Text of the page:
The district attorney’s office is the largest law firm in Tarrant County, employing a staff of over 300. The district attorney may also assist the attorney general’s office in enforcing the rules of state agencies and work with law enforcement to investigate criminal cases. The district attorney serves a four-year term, and District Attorney Sharen Wilson is set to leave office next year after announcing she will not seek another term.
Three Democrats and three Republicans are running to take Wilson’s place. Tiffany Burks, Albert John Roberts and Lawrence Meyers are running in the Democratic primary. Mollee Westfall, Phil Sorrells and Matt Krause are running in the Republican primary.
The county clerk keeps the records for Tarrant County. They are also the clerk of the Commissioners Court. They are responsible for keeping track of property in the county and court proceedings. The county clerk is elected every four years.
The public can submit documents with the county clerk and they will file and record them on the date and time they are presented. The clerk is allowed to collect fees for services provided to the public; that money is turned over to the county treasury.
The county clerk provides access to public records online at no cost including property records (e.g. land and property attached to land), commissioners court records, foreclosure notices, vital records (e.g. birth, death and marriage certificates), civil court case indexes.
The district clerk manages the business operations of courts around the county. The office collects and records court fees and fines from the various civil, criminal and family courts. The office also produces court documents like civil citations, criminal warrants, criminal judgments and sentences.
The district clerk is elected every four years. The Tarrant County District Clerk, Thomas Wilder, is up for re-election in 2022. Five other candidates have registered to run for the job, including Republican Larry Mike, who is challenging Wilder in the primary.
The sheriff is the chief law enforcement officer for the county. The sheriff’s office has the largest share of the county’s criminal justice budget. The office is responsible for running the county jails, coordinating with other law enforcement agencies and providing technical expertise to municipal police departments.
The bulk of the sheriff’s budget goes toward operating and staffing county jails. The sheriff has countywide jurisdiction but focuses on law enforcement in unincorporated areas. The Sheriff is elected to a four-year term. Tarrant County’s Sheriff is Bill E. Waybourn and his term expires in 2024.
“Most importantly with the sheriff is that he maintains the county jail, and our county jail holds over 4,000 inmates a day,” Maenius said.
District and county judges
There are 42 elected judges across Tarrant County excluding the justices of the peace. The court system contains civil, criminal, family, juvenile, and probate courts.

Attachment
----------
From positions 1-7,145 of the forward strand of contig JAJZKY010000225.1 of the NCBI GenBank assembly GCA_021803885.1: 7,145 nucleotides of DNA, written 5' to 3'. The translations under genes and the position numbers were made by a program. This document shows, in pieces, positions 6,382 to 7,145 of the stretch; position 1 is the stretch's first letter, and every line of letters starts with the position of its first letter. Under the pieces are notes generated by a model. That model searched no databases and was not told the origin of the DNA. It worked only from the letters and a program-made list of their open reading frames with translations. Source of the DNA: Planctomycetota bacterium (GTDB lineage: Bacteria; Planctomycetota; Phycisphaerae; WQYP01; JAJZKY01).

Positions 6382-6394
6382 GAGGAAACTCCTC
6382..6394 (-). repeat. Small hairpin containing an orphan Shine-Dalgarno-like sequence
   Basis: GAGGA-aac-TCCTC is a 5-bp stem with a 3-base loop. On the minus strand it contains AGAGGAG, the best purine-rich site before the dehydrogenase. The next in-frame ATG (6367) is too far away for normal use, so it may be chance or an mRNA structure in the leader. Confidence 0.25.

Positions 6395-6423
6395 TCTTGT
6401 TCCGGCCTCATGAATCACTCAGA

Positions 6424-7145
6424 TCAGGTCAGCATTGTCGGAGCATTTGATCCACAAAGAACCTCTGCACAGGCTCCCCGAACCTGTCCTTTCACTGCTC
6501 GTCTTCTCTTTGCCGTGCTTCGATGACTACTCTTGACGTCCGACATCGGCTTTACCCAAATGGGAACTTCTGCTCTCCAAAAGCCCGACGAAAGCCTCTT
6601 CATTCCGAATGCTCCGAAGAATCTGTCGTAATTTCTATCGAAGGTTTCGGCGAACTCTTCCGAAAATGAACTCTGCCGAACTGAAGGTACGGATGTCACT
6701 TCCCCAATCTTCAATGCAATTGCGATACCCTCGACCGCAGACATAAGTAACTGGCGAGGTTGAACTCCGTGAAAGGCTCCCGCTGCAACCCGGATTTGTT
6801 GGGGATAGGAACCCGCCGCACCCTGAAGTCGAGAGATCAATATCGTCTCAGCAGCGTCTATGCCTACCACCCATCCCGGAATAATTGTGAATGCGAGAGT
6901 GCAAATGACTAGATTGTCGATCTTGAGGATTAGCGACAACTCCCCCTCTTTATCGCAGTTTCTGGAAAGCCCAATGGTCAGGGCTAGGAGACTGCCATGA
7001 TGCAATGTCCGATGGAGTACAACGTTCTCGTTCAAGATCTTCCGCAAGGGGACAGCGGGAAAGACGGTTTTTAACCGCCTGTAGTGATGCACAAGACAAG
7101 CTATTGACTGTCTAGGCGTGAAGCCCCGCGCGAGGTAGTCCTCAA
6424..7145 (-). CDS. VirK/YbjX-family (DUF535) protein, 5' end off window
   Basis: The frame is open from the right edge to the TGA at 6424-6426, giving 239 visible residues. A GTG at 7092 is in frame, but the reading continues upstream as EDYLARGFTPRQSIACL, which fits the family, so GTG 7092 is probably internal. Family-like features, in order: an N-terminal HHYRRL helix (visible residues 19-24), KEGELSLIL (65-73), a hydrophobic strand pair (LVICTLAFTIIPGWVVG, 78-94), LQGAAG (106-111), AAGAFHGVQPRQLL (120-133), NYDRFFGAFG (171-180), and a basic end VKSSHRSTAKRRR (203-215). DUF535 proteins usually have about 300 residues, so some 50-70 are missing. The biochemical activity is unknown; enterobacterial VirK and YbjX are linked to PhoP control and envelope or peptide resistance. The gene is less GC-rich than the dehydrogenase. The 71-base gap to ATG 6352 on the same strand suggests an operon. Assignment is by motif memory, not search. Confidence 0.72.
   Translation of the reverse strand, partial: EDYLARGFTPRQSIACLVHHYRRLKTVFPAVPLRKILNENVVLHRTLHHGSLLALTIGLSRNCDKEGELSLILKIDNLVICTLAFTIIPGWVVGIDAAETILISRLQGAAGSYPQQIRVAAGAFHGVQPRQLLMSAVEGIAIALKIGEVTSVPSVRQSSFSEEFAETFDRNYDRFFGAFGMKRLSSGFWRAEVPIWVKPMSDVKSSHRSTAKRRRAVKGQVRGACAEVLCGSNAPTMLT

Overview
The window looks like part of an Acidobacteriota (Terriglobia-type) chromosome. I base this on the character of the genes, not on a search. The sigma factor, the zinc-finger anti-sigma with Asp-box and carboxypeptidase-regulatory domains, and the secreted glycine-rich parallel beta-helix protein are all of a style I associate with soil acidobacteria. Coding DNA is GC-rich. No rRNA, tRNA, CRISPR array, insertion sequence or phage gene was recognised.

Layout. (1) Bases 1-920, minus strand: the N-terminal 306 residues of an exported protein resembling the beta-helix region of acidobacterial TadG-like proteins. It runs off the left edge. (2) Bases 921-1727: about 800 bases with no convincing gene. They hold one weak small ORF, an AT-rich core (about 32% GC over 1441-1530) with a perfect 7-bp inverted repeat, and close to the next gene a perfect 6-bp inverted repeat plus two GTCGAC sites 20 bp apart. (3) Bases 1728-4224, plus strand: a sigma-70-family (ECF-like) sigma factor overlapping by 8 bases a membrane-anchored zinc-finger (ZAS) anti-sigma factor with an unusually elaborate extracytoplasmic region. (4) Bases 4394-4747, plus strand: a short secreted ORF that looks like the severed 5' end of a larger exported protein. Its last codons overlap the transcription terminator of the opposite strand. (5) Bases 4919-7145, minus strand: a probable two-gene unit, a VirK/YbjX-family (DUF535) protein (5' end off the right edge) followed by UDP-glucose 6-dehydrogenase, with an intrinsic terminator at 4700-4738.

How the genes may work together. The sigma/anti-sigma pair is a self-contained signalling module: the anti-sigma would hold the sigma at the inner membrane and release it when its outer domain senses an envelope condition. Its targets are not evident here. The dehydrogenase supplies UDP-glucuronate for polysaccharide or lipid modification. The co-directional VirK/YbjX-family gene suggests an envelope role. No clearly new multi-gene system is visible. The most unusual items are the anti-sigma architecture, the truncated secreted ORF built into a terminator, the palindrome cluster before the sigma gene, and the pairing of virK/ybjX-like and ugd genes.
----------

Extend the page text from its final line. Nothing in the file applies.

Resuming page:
Judges typically serve terms of 4 to 6 years.
Justice of the Peace
The justice of the peace is the presiding officer over the justice court. The justice of the peace has jurisdiction over minor misdemeanor offenses, a variety of civil processes and arrest and search warrants.
There are eight Justice Courts in Tarrant County, and they are elected to a four-year term by the voters in their precinct. You can also be married under the justice of the peace.
All justice of the peace terms expire in 2022.
In Precinct 3 Willam P. “Bill” Brandt is running for re-election unopposed.
In Precinct 4 Republican Christopher “Chris” Gregory is running for re-election. Retired veteran Rodney Lee is running against Gregory, it is unclear from Lee’s campaign materials what party he is affiliated with.
In Precinct 5 Democrat Sergio L. DeLeon is running for election unopposed.
In Precinct 6 Republican Jason Charbonnet is running for election unopposed.
In Precinct 8 Democrat Lisa R. Woodard is running for re-election. Stephanie Wilson is registered to run against Woodward but no information about her campaign is available online.
Constables are peace officers that are elected by precinct to serve in the justice of the peace courts. They can patrol and perform investigations but their main job is serving subpoenas and other papers. Constables are elected every four years and will be up for election in 2024
The constables are:
Precinct 1: Republican Dale Clark
Precinct 2: Democrat Robert McGinty
Precinct 3: Republican Darrell Huffman
Precinct 4: Joe D. “Jody” Johnson, who is running for precinct 4 commissioner
Precinct 5: Democrat Pedro “Pete” Munoz
Precinct 6: Republican Jon H. Siegel
Precinct 7: Democrat Sandra Lee
Precinct 8: Democrat Michael R. Campbell
Rachel Behrndt is a government accountability reporter for the Fort Worth Report. Contact her at email@example.com or via Twitter. At the Fort Worth Report, news decisions are made independently of our board members and financial supporters. Read more about our editorial independence policy here.